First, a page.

• You can hear Susan talk about these ideas on her TED talk (TED.com or get the app for your smart phone.) Credit Unions could differentiate themselves from other financial services access points by consciously capitalizing on (and marketing to) diversity of all kinds, and introverts are clearly a huge untapped resource. Thanks for bringing this subject to light.
  • I have to jump right in here and applaud this article. I am an introvert at heart. I have often wished for a pill that I could take to make me an extrovert - but even if one existed, I probably wouldn't take it. Even though I tend to be invisible, I find great satisfaction in helping others to succeed. I am a stage hand, not an actor. So when something needs doing, I'll be the one behind the curtain moving the furniture around. Thank you for confirming that there is great value and productivity in being an introvert. (And yes, I'm sure many introverts wouldn't dare to comment on a public blog. Even stage hands come in to the light on occasion.)
  • Like Jane, I am by an introvert by nature. But like Kim I like to socialize. While I may go to the boisterous office happy hour, I am usually in the back of the group, observing and contributing on a quieter level. And I am usually one of the first to leave. I have direct reports who are on either side of this and I have to remind myself to actively solicit the introverts' opinions. I also am now comfortable and happy with how I am and appreciate the reminder that introverts are valuable to any organization.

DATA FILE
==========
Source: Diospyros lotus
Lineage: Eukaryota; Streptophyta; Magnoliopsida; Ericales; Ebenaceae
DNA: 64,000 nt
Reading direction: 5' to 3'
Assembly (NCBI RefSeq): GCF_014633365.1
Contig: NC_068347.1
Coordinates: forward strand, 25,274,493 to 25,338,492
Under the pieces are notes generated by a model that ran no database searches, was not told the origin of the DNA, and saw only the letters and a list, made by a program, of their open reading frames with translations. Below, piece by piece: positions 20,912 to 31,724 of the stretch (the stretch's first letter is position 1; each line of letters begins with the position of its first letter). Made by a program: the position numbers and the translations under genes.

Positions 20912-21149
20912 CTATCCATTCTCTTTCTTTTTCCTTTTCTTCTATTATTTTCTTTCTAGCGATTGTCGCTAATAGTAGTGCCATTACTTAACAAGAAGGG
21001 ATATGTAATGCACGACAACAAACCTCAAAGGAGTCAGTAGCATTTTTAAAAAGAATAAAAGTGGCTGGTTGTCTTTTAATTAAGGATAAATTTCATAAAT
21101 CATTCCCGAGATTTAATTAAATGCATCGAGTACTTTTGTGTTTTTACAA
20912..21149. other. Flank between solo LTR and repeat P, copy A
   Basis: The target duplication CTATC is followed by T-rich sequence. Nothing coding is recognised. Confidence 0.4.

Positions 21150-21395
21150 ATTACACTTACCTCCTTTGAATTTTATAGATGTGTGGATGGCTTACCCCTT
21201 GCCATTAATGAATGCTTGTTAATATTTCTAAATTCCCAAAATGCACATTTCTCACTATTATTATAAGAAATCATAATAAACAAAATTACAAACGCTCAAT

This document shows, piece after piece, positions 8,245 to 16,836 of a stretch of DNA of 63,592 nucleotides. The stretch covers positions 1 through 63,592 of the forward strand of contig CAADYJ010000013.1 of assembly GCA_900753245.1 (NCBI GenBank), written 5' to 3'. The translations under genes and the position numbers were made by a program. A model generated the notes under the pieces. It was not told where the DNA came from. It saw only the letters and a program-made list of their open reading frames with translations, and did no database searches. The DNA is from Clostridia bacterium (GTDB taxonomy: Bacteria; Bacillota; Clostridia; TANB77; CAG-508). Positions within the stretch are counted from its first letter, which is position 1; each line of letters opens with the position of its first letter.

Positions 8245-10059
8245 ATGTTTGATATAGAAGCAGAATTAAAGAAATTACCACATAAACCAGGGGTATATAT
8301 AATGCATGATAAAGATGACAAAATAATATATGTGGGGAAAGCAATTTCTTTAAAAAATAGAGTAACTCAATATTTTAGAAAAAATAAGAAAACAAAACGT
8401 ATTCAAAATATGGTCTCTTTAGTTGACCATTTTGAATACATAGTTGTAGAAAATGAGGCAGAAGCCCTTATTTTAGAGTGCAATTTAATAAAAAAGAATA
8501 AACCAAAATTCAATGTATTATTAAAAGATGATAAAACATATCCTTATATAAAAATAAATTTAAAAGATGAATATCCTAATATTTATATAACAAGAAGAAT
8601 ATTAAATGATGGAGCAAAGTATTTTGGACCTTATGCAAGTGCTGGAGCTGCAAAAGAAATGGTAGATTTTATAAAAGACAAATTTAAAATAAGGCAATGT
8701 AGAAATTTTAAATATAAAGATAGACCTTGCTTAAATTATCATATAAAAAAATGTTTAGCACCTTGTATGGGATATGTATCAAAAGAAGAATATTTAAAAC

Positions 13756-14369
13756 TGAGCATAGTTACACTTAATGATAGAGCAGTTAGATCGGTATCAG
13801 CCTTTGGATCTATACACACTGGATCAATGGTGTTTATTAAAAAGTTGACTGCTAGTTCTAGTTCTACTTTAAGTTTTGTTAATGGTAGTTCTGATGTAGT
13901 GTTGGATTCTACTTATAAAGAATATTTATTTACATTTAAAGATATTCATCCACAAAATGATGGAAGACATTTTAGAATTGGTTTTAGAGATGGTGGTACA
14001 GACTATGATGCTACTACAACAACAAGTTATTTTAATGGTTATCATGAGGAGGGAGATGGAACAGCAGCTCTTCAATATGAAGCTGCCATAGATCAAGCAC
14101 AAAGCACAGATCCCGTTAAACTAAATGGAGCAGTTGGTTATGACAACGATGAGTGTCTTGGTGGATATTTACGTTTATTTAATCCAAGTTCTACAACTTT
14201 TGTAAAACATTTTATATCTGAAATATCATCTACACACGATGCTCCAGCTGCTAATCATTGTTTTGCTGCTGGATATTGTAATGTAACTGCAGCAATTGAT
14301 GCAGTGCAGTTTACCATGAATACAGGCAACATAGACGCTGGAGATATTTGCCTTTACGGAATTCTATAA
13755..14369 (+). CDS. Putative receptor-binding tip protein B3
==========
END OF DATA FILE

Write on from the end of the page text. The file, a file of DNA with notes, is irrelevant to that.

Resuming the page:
• This is a very nice article that sheds light on an important issue. I agree, in our society generally speaking we talk too much and don't listen enough.

    However, I'd add that there are real problems on the introverted extreme of the spectrum as well. Two-way communications means both sides give and take. The introvert who rarely talks is just as bad as the extrovert who rarely listens.

    "Introverts" as described in this article need to bear most of the burden when it comes to changing one's environment. Fundamentally, even most introverts want others to communicate to them more rather than less.

    For example, who do most introverts value in a restaurant, the wait help that talks too much or too little? The fact is, few people enjoy eating at a restaurant where the wait help is perceived as being shy or worse, ignoring the customers.

    Another example is this: Do introverts shop more at stores that advertise, or don't advertise?

    At work we are all getting paid like the wait help is getting paid at the restaurant. Much of the reason why people notice our work (or don't) is similar to stores that know how to get noticed (or don't). When you are getting paid, others will expect you to communicate. Even others who fall in the introverted half of society.

    If collaboration, employee empowerment, and recognizing achievement for the benefit of members are important to a credit union, that means everyone must be open to true, two-way communications. One-way communication is rarely the most productive method in a dynamic, productive environment, either way.

    PS. I fall in the introverted half of the world myself.